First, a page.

Brexit transitional period unacceptable, says new UKIP leader
Theresa May has given away the UK's stance on Brexit and shown Britain does not want to leave the EU in "anything but name", UKIP's new leader has said.
Henry Bolton said a two-year transitional period for leaving the EU was "unacceptable" and Britain must be prepared to "get out now".
He accused the Tories of deliberately "dropping the ball" as he addressed his party's annual conference.
Mr Bolton also said multiculturalism was "swamping" British culture.
The former army officer waved a British flag as he took to the stage at the party conference in Torquay to Pharrell William's hit song Happy.
He started by asking members whether the UK was any closer to dictating its own borders or concluding trade deals to which he was answered with cries of "no".
Mr Bolton told the conference the Conservatives "cannot be trusted" to take Britain out of the EU or even govern the country.
"The government, far from offering strong and stable leadership, has proven inept and unable to set and pursue clear strategic goals."
He said UKIP had a moral obligation to ensure that Britain leaves the EU and the "fight back starts here today".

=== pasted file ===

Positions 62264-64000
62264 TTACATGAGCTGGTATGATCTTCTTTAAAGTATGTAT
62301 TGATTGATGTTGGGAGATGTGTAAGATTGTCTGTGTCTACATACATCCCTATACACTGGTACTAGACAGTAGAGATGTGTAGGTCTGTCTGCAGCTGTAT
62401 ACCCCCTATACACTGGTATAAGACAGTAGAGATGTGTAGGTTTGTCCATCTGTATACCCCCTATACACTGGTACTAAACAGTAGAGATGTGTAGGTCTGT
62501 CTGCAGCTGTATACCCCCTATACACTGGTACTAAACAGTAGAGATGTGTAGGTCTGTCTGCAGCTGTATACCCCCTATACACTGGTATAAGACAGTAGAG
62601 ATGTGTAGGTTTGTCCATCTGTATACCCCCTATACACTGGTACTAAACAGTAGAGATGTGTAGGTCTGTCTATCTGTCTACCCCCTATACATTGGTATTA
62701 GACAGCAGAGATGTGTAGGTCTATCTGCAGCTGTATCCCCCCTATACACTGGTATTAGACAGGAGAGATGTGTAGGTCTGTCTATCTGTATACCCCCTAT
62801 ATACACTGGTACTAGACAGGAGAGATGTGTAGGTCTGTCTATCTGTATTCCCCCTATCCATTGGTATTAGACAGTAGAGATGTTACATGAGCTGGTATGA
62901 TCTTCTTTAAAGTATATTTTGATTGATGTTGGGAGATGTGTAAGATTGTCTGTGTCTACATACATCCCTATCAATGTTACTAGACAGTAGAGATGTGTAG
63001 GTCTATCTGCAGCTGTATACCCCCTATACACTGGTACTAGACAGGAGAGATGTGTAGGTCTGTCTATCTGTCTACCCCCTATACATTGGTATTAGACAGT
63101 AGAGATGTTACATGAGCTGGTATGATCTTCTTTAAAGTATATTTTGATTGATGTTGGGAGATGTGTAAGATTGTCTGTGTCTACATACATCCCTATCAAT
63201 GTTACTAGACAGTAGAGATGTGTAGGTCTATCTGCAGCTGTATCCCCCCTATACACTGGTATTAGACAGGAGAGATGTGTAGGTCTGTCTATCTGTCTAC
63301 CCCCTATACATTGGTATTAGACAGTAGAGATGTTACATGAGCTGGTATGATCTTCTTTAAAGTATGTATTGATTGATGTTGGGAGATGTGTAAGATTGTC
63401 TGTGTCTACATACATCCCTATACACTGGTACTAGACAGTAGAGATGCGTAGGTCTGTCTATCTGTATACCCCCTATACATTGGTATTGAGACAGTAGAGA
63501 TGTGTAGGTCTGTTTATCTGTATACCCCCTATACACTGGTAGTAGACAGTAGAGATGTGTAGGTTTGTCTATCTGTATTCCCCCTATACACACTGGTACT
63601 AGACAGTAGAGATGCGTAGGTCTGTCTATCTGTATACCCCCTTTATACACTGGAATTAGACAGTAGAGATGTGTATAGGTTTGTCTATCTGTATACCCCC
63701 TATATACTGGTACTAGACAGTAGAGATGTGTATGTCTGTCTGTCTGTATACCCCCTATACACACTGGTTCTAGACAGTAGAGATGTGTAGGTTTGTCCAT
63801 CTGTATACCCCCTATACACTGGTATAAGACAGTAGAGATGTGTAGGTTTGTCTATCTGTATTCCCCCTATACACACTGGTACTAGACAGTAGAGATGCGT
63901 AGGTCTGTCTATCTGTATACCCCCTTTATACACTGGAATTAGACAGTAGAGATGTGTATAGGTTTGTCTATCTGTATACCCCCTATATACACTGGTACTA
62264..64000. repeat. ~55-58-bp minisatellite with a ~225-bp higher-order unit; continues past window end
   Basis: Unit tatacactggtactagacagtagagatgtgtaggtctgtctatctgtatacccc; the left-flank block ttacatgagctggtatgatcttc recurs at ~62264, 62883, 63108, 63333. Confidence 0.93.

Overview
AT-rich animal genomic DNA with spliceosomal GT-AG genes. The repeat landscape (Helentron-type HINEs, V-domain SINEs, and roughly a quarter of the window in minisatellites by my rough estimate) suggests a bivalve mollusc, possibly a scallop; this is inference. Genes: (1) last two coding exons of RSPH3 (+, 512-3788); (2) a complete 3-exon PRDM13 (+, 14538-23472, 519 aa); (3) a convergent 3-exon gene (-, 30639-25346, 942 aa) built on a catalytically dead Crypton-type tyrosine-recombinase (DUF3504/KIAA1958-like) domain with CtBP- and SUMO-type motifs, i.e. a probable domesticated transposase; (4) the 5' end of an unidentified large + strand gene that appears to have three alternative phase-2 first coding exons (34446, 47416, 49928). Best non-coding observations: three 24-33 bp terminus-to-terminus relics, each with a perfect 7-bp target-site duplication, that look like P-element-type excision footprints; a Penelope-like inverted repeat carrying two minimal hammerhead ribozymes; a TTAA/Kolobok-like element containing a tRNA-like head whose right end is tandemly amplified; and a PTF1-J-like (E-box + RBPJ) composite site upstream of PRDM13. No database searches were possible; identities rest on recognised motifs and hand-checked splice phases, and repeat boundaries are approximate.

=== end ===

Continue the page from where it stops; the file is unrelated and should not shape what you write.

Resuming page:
Earlier this month, Prime Minister Theresa May used a speech in Florence to set out proposals for a two-year transition period after the UK leaves the EU in March 2019.
Mr Bolton said she had effectively asked for everything to stay exactly the same as it is.
"Far from strengthening the UK's hand in Brexit negotiations, the prime minister's speech in Florence gave it away," he said.
"The message she sent was that the UK does not want to leave the EU in anything but name."
He said a Brexit transitional period was "unacceptable" and Britain must be prepared to leave the EU straight away.
"We are getting out of the EU because we care about the future. Leaving the EU is but the first step to taking control of our own destiny."
Mr Bolton also told members that multiculturalism was "swamping or displacing our own British culture" and many people saw their communities changing without having a voice in how they were shaped.
He said immigration was overwhelming public services and harming "our own culture, traditions and way of life".
However, he stopped short of repeating UKIP's 2017 pledge to achieve zero net migration.
Earlier he told reporters he would not commit to putting a figure on immigration as it was "entirely unrealistic" and "we need to be a lot more practical and operational about it".